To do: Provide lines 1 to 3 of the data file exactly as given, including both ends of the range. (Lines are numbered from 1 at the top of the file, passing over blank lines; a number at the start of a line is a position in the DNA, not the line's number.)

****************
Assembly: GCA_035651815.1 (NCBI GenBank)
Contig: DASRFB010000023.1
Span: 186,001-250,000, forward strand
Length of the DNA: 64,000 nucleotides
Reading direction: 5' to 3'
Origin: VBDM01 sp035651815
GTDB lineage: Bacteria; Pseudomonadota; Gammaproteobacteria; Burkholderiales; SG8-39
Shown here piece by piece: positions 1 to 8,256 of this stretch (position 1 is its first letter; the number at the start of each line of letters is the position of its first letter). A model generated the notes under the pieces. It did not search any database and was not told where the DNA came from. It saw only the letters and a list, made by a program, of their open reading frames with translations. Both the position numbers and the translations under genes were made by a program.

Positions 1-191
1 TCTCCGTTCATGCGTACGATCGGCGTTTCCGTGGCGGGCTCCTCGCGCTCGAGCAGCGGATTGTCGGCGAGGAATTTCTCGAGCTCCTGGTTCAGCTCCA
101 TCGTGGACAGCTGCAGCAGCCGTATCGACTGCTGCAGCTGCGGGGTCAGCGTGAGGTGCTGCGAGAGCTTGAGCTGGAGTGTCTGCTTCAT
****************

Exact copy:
Assembly: GCA_035651815.1 (NCBI GenBank)
Contig: DASRFB010000023.1
Span: 186,001-250,000, forward strand